Vol. 20 • Issue 9 • Page 68
In the winter of 2009, I took a close look at how hospitals in my system were monitoring patients on unfractionated heparin.
At the time, activated partial thromboplastin time (heparin aPTT) was used to determine and adjust intravenous unfractionated heparin levels (UFH). Although the aPTT test was well-known and relatively inexpensive to perform, it is an indirect measurement and never designed to directly measure heparin concentration. For some patients, using the aPTT test to monitor heparin can result in several dosage changes requiring frequent blood draws to achieve therapeutic heparin levels. Depending on the coagulation platform, methodology and aPTT reagent being used, the therapeutic heparin range can vary from hospital to hospital.
Each year when the hospital received a new lot of coagulation reagents, they needed to verify their heparin therapeutic range accuracy through a Brill-Edwards curve. Briefly, the curve is created by collecting plasma samples from patients receiving only heparin (no coumadin or other anticoagulant therapies) and frozen. Anti-Xa and aPTT tests were then run on the samples. The Anti-Xa test was plotted on the X-axis and the aPTT test was plotted on the Y-axis. A linear regression line representing the Anti-Xa and aPTT relationship was then determined. Therapeutic Anti-Xa heparin levels of 0.30-0.70 IU/mL are used to determine the therapeutic heparin aPTT range from this regression line.
The major challenge in creating a Brill-Edwards curve was finding enough citrate specimens from patients only on unfractionated heparin. Most hospital patients, when presenting with blood clot symptoms, were placed on coumadin and heparin simultaneously. Even as a group of five hospital laboratories, the labs could only obtain 40 specimens to create the curve.
Click to view Figure.
The Anti-Xa test was fully automated using Diagnostica Stago‘s STA Compact® benchtop hemostasis analyzer, and the overall cost seemed affordable. Additionally, the Anti-Xa test took about the same time to run as an aPTT assay.
A team gathered more data on the Anti-Xa test and its potential for monitoring heparin therapy. We found that the Anti-Xa assay was not only a better, more direct heparin concentration measurement, but it was financially feasible for the hospital system to transition to Anti-Xa testing, a higher cost per test, depending on each lab’s test volume. If one were to look at a simple per-test kit cost comparison between aPTT and Anti-Xa, the aPTT would logically win. We needed to find ways to make this financially possible for the lower volume labs; Diagnostica Stago provided different Rotachrom Anti-Xa reagent sizes, helpful for the smaller labs. The next step was to convince laboratory and hospital administration officials to convert to Anti-Xa testing.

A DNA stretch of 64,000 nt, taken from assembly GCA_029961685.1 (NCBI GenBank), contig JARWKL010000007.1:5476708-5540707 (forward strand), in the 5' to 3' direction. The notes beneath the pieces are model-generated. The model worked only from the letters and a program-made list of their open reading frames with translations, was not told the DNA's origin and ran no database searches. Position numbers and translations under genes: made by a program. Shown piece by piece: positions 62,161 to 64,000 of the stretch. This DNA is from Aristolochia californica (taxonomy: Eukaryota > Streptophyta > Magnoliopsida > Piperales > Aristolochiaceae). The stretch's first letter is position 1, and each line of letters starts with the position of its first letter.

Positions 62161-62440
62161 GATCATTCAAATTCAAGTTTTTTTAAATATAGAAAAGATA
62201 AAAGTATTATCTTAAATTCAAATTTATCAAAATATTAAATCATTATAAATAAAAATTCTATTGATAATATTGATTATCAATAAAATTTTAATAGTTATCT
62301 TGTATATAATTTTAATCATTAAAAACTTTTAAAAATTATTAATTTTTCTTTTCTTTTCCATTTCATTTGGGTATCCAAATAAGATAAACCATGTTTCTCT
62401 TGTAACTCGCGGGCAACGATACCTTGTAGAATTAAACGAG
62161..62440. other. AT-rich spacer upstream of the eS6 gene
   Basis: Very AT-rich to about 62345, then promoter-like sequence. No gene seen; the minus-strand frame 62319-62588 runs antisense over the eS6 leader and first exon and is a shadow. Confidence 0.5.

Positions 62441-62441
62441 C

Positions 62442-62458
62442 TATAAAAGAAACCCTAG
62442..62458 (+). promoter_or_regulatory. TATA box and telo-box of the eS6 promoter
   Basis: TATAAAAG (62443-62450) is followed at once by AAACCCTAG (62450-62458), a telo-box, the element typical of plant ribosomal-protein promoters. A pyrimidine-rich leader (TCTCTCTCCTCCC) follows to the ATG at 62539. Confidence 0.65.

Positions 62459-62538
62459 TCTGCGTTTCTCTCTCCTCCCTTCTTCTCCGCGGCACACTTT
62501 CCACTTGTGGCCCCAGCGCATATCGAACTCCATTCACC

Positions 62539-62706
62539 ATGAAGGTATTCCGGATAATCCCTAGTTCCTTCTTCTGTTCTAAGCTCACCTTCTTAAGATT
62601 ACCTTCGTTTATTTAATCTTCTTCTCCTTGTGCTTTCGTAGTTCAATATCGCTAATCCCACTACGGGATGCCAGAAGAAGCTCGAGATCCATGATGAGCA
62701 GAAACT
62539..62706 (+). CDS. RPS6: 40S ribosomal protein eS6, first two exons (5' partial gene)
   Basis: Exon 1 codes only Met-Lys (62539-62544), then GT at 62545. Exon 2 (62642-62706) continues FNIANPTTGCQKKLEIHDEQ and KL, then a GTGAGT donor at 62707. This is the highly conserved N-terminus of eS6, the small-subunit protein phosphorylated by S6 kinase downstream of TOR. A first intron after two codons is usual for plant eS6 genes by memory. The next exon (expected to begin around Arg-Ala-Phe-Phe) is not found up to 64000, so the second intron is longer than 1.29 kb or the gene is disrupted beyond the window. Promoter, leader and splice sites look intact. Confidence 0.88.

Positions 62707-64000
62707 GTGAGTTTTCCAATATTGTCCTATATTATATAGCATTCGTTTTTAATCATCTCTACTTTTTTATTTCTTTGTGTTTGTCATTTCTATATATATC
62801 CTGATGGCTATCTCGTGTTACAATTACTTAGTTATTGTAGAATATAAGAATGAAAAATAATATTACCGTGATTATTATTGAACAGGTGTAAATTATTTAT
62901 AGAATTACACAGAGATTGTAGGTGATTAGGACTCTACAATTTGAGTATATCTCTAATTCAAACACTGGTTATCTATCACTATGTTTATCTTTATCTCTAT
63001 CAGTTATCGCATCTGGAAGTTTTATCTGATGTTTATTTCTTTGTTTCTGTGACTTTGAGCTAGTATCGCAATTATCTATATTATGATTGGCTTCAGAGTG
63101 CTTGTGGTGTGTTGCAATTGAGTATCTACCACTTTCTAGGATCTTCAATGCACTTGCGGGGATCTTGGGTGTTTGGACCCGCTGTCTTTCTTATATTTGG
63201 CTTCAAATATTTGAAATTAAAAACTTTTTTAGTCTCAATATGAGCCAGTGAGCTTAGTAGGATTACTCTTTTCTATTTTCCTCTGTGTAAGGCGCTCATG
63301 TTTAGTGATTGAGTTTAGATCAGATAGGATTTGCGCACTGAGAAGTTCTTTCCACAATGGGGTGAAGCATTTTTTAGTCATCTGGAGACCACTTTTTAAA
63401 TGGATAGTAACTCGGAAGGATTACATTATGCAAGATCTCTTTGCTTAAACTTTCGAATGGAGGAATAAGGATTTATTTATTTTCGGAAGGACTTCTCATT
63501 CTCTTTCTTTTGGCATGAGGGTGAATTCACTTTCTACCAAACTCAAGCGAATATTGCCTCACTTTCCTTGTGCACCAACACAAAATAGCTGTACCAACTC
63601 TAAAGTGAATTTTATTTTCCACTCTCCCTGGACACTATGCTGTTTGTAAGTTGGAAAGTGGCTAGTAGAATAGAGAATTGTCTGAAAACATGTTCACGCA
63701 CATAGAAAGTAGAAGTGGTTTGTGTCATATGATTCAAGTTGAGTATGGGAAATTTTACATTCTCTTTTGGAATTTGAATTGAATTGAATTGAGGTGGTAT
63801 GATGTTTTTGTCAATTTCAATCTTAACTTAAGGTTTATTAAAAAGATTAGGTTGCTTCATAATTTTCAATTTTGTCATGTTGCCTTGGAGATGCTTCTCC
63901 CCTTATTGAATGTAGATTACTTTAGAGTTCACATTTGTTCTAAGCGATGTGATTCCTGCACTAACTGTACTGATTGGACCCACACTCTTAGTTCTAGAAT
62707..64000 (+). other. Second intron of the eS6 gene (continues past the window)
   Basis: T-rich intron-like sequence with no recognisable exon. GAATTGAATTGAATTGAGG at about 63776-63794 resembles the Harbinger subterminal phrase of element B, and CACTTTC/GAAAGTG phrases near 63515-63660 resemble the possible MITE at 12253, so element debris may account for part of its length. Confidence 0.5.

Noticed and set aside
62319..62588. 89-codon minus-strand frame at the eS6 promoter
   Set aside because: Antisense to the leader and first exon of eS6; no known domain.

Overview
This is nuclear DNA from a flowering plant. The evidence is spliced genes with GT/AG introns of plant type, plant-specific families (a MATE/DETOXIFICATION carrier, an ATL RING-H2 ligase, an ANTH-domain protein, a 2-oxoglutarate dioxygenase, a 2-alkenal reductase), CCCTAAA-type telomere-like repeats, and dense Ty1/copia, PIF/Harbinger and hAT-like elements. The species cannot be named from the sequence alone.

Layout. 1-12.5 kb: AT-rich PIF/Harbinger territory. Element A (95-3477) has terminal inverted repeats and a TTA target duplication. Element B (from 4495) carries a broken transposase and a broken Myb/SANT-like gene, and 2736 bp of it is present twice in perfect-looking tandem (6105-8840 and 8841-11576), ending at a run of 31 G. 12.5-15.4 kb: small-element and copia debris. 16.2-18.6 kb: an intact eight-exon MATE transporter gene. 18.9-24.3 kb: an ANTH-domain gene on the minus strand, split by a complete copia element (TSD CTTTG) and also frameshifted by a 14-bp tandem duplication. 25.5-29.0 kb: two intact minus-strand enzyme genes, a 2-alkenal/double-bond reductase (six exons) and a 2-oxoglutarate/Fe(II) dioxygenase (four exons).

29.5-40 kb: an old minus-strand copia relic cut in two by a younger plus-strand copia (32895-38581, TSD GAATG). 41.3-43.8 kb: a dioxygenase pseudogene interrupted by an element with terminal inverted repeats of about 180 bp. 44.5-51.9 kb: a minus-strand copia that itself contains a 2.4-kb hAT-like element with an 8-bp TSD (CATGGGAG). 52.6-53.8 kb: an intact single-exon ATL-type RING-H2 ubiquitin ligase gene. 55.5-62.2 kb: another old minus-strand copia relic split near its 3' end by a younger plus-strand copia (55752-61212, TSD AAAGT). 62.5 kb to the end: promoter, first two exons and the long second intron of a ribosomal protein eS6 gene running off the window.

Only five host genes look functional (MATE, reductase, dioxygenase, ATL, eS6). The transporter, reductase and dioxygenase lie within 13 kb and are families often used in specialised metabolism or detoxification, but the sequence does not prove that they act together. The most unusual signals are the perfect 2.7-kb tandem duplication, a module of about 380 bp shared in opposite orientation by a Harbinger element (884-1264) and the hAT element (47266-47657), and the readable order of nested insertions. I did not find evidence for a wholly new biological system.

Making the Case
First, we presented information and clinical data on Anti-Xa testing to the system’s Pharmacy and Therapeutics (P&T) committee. We maintained that the Anti-Xa test was a safer, direct measurement of heparin in patients and showed that the test was fully automated, comparable to the aPTT turnaround time and offering good reimbursement versus cost per test. P&T granted approval to proceed with the Anti-Xa conversion.
Technical staff, including pharmacists, laboratory technicians, nurses and physicians, at all five hospital laboratories were introduced to and trained on the Anti-Xa test with assistance from Stago personnel. This was a major undertaking that had to be done as close to the transition date as possible. During training, our team presented a compelling message using a sample Brill-Edwards method (Figure) showing the intersection of both therapeutic ranges and revealing where aPTT results could incorrectly categorize a patient as subtherapeutic or supratherapeutic. As heparin is one of the most dangerous drugs administered in a hospital setting, you could hear a pin drop when we presented this chart, as people realized the impact this had on patient care.
New Test Codes
Two new Anti-Xa test codes were created in the hospital and laboratory computer systems (HIS and LIS, respectively)-one to monitor UFH and one for low molecular weight heparin (LMWH), as Stago’s Anti-Xa assay is appropriate for both. Stago provides calibrators for a “hybrid” calibration curve for Anti-Xa testing. Each test code would have unique therapeutic ranges and critical limitations. A baseline aPTT test screened for other coagulopathies (factor deficiencies, inhibitors, etc.). Once on UFH or LMWH, the patient could be monitored with the Anti-Xa test. The hospital’s HIS used logic to examine the patient’s medication history for a UFH protocol or LMWH drug and assist physicians and nurses in choosing the right test. Stago’s educational materials were also available on the computer systems. Pharmacy updated all the dosing nomograms and protocols on the paper order forms and in the computer systems.
Cate Cronin is Hematology and Coagulation technical specialist for UC Health (formerly The Health Alliance) in Cincinnati.